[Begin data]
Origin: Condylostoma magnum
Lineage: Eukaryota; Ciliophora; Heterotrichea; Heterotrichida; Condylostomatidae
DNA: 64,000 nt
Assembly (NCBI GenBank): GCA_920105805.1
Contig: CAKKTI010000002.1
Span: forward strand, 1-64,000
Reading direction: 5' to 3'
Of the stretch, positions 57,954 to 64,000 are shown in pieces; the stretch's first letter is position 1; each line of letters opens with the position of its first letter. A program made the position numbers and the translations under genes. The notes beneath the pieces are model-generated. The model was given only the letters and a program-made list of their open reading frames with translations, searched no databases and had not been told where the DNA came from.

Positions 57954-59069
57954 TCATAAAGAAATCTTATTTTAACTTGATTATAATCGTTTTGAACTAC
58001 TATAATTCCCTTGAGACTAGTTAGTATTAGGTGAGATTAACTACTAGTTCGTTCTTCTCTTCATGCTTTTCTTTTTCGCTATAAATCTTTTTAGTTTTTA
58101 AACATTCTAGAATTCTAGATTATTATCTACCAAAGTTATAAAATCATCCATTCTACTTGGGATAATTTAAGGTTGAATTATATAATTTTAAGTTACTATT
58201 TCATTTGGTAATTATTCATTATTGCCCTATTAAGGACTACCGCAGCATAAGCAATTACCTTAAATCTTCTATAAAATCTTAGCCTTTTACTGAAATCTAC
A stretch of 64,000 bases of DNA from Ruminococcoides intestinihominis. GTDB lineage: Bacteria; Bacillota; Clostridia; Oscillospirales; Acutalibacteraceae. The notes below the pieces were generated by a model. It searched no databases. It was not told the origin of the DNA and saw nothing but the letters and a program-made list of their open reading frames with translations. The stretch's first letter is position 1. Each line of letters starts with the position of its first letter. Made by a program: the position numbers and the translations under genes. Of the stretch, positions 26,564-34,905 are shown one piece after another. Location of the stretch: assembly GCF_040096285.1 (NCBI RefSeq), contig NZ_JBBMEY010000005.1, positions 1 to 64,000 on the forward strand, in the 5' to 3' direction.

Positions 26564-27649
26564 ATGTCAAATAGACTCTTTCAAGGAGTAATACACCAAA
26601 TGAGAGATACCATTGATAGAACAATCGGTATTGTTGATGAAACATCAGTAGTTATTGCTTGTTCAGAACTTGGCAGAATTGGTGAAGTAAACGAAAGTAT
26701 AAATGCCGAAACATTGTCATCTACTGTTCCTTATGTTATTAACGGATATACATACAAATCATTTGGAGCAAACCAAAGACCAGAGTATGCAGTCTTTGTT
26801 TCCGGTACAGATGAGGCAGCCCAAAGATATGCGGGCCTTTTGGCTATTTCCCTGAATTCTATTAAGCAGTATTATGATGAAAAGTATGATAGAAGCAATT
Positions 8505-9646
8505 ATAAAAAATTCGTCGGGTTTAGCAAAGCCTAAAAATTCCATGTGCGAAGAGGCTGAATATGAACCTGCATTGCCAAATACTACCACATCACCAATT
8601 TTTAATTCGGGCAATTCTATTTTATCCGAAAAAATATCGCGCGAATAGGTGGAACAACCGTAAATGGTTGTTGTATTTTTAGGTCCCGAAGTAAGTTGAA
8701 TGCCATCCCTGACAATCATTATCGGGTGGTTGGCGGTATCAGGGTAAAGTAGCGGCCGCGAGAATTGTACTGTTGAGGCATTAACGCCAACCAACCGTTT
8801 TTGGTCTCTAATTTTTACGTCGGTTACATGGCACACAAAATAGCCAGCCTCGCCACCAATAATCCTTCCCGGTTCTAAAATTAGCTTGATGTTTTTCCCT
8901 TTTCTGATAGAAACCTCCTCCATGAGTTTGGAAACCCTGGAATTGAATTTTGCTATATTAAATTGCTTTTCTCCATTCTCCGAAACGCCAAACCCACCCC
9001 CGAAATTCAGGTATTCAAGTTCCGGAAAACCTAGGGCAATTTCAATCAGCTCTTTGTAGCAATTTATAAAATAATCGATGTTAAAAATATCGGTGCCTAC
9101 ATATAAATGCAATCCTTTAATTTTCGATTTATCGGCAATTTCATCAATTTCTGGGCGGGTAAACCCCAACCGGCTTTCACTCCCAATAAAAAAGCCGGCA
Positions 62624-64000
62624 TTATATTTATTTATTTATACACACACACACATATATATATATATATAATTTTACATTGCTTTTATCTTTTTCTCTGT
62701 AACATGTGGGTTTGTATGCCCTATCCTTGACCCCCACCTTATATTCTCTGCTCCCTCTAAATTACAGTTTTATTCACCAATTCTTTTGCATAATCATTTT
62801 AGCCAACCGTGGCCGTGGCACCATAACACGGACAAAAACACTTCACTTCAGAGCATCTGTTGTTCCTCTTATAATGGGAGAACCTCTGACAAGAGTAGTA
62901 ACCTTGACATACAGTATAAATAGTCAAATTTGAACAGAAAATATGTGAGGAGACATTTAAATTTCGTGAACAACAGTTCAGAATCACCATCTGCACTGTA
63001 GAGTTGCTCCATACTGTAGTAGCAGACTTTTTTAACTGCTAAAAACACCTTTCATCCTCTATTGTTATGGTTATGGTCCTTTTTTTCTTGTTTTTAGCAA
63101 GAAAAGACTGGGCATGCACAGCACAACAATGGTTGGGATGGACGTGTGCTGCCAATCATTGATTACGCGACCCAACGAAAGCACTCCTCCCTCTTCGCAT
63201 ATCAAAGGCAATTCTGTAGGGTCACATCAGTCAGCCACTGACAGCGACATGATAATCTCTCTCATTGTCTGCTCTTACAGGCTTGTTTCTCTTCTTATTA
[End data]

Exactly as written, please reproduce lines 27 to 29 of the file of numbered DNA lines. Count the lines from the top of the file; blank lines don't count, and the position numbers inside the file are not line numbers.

9101 ATATAAATGCAATCCTTTAATTTTCGATTTATCGGCAATTTCATCAATTTCTGGGCGGGTAAACCCCAACCGGCTTTCACTCCCAATAAAAAAGCCGGCA
Positions 62624-64000
62624 TTATATTTATTTATTTATACACACACACACATATATATATATATATAATTTTACATTGCTTTTATCTTTTTCTCTGT